Memory loss is an entirely normal part of aging and shouldn’t always be a reason to worry. The following list outlines some of the differences between normal aging and Alzheimer’s disease:

  • Making poor judgments once in a while vs. making decisions that affect your life often.
  • Sometimes forgetting a word while talking vs. struggling to have a conversation.
  • Misplacing things from time to time vs. Losing things often and immediately.
  • Forgetting to pay one bill vs. continuously failing to pay your monthly bills.
  • Temporarily forgetting what day it is vs. losing track of the day, month, or year.

Senior woman having difficulty remembering which key is correct to open her front door to her home

Symptoms of Alzeimers

Alzheimer’s is a progressive disease, meaning symptoms will get worse over time. In the beginning, your symptoms may be mild. This often means that it may take a while before you notice that you or a loved one is suffering from symptoms. 

Signs of Alzheimer’s can include:

  • Memory loss that disrupts daily life
  • Challenges with problem-solving
  • Difficulty completing familiar tasks
  • Confusion with time or place
  • Getting lost or forgetting where you are
  • Losing or misplacing things 
  • Having problems following instructions 
  • Forgetting to eat or bathe
  • Problems communicating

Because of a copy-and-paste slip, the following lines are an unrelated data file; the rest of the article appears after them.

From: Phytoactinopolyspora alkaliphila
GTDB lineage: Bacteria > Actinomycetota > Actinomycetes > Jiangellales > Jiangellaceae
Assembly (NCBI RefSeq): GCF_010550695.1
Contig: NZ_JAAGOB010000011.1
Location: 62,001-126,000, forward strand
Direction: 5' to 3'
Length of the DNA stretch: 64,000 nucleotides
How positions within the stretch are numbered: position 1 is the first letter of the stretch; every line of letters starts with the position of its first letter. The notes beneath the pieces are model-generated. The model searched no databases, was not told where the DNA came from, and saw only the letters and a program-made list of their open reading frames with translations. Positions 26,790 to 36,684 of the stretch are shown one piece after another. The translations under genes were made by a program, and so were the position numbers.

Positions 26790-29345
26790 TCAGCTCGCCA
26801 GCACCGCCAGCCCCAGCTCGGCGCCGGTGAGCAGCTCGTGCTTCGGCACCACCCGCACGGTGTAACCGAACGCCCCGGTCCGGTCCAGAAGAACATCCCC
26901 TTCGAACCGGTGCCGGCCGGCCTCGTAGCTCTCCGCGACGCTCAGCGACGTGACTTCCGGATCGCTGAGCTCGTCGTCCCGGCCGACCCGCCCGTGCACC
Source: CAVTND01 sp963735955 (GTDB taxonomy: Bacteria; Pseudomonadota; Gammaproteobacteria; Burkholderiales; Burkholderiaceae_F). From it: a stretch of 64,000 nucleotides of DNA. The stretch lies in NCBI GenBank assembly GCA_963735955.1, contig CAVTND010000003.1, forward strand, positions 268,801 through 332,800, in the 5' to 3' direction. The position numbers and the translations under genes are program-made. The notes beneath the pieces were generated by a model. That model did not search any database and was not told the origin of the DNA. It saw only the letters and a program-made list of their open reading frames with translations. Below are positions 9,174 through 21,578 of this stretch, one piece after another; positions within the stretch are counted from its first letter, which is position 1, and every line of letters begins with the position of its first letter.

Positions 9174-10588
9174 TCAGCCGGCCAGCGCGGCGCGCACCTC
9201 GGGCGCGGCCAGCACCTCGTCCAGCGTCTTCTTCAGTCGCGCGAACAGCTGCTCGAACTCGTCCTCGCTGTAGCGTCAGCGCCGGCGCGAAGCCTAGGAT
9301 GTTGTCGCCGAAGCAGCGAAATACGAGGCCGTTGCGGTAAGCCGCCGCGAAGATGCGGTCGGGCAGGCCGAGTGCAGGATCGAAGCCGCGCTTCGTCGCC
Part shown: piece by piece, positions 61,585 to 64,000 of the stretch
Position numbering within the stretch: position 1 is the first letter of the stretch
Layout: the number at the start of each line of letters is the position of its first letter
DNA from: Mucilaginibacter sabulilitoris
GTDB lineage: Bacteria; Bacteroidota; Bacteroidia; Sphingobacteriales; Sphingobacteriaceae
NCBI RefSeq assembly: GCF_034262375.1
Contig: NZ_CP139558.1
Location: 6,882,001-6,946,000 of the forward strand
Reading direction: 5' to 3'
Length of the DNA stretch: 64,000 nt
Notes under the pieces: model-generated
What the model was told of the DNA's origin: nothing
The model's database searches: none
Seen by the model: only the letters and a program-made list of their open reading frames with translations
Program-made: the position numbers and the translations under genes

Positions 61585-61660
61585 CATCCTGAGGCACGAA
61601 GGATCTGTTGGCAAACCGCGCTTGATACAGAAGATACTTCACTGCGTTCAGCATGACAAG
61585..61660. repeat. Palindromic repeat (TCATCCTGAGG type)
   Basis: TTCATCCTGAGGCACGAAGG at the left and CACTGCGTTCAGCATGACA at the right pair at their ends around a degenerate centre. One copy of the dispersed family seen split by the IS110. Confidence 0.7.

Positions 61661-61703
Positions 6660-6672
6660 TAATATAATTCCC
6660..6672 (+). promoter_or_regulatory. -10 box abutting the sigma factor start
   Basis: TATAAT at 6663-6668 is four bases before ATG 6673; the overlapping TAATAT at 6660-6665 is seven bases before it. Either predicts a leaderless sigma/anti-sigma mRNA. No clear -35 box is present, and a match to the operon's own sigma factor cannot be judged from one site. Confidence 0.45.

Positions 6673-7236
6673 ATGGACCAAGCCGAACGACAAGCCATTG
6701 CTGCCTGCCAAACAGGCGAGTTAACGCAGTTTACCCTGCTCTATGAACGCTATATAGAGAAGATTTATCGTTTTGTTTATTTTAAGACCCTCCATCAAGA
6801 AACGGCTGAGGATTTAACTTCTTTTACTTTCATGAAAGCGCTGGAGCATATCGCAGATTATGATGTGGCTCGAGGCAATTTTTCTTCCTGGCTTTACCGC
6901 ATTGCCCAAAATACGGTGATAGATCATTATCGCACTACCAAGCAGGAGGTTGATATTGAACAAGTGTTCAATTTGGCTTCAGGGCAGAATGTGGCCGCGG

• Poor judgment leading to bad decisions
  • Repeating questions
  • Trouble with finances
  • Heightened emotions 

Can Alzheimer’s disease be prevented?

The exact cause of Alzheimer’s disease is still unknown, which means it’s hard to prevent the condition altogether. 

Luckily, a healthy lifestyle has been shown to help reduce the risk of developing Alzheimer’s. 

Some things you can do to help lower your risk of Alzheimer’s includes: 

  • Stop smoking
  • Limit alcohol use
  • Maintain a healthy diet
  • Exercise often 
  • Get regular health checks
  • Take prescribed medications 

Memory loss: When to seek help

Suppose you or a loved one is experiencing any of the symptoms and signs listed above, and you notice that they are getting worse. In that case, it is probably time to talk with a doctor. 

A thorough check-up from a doctor can determine the cause of their memory issues and find the best course of action to keep them healthy and happy. Having a solid care plan can bring you peace, knowing that you or your loved one is being taken care of properly. 

If you have any questions about memory care or age-related memory loss, please reach out to us at The Villages. We are always here to help you with any concerns you may have and will do everything we can to help.

Sue Hall

Written by Sue Hall

Sue has been in healthcare for over 30 years as a nurse, consultant, and administrator. Through the years, she has always felt her calling was with seniors, and she feels at home at The Villages of Murfreesboro. Sue serves on the board of the Tennessee State Veterans’ Homes.